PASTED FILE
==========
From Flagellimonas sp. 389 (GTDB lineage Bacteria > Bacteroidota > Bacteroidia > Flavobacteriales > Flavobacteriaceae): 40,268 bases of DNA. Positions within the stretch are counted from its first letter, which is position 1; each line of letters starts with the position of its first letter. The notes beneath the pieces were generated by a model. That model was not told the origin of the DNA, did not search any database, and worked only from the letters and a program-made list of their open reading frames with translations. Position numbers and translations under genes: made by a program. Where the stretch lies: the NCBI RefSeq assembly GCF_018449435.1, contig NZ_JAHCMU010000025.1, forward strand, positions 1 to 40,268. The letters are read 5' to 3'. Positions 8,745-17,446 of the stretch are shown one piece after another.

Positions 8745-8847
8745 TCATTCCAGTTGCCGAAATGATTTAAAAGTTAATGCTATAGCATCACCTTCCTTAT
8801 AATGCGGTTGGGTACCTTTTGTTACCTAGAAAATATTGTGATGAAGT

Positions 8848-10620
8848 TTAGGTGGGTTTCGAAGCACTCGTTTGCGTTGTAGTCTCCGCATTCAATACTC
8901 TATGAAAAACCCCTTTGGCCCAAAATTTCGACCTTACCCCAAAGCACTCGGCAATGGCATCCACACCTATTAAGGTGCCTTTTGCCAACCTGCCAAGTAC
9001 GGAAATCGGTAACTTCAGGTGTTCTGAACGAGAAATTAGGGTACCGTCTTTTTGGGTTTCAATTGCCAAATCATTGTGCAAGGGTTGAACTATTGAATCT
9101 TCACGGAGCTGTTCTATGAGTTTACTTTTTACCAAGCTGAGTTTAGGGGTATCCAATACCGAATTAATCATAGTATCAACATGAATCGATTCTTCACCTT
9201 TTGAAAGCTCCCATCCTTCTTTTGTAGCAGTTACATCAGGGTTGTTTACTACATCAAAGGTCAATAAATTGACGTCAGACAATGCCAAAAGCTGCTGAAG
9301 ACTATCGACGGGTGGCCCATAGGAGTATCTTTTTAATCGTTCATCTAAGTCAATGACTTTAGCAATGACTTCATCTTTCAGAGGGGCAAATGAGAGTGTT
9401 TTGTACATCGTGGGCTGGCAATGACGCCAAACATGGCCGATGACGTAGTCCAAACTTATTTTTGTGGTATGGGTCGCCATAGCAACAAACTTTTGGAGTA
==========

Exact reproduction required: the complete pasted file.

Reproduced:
From Flagellimonas sp. 389 (GTDB lineage Bacteria > Bacteroidota > Bacteroidia > Flavobacteriales > Flavobacteriaceae): 40,268 bases of DNA. Positions within the stretch are counted from its first letter, which is position 1; each line of letters starts with the position of its first letter. The notes beneath the pieces were generated by a model. That model was not told the origin of the DNA, did not search any database, and worked only from the letters and a program-made list of their open reading frames with translations. Position numbers and translations under genes: made by a program. Where the stretch lies: the NCBI RefSeq assembly GCF_018449435.1, contig NZ_JAHCMU010000025.1, forward strand, positions 1 to 40,268. The letters are read 5' to 3'. Positions 8,745-17,446 of the stretch are shown one piece after another.

Positions 8745-8847
8745 TCATTCCAGTTGCCGAAATGATTTAAAAGTTAATGCTATAGCATCACCTTCCTTAT
8801 AATGCGGTTGGGTACCTTTTGTTACCTAGAAAATATTGTGATGAAGT

Positions 8848-10620
8848 TTAGGTGGGTTTCGAAGCACTCGTTTGCGTTGTAGTCTCCGCATTCAATACTC
8901 TATGAAAAACCCCTTTGGCCCAAAATTTCGACCTTACCCCAAAGCACTCGGCAATGGCATCCACACCTATTAAGGTGCCTTTTGCCAACCTGCCAAGTAC
9001 GGAAATCGGTAACTTCAGGTGTTCTGAACGAGAAATTAGGGTACCGTCTTTTTGGGTTTCAATTGCCAAATCATTGTGCAAGGGTTGAACTATTGAATCT
9101 TCACGGAGCTGTTCTATGAGTTTACTTTTTACCAAGCTGAGTTTAGGGGTATCCAATACCGAATTAATCATAGTATCAACATGAATCGATTCTTCACCTT
9201 TTGAAAGCTCCCATCCTTCTTTTGTAGCAGTTACATCAGGGTTGTTTACTACATCAAAGGTCAATAAATTGACGTCAGACAATGCCAAAAGCTGCTGAAG
9301 ACTATCGACGGGTGGCCCATAGGAGTATCTTTTTAATCGTTCATCTAAGTCAATGACTTTAGCAATGACTTCATCTTTCAGAGGGGCAAATGAGAGTGTT
9401 TTGTACATCGTGGGCTGGCAATGACGCCAAACATGGCCGATGACGTAGTCCAAACTTATTTTTGTGGTATGGGTCGCCATAGCAACAAACTTTTGGAGTA